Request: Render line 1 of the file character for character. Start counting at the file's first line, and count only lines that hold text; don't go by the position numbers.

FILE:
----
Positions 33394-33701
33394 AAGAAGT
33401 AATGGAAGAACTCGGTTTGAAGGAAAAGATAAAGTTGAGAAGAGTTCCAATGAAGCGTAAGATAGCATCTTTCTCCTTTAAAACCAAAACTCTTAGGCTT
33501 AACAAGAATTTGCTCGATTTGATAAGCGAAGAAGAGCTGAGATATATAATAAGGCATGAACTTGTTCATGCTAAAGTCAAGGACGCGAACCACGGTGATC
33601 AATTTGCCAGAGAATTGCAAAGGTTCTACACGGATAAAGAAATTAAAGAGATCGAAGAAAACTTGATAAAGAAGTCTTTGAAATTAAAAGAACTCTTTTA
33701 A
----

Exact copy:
Positions 33394-33701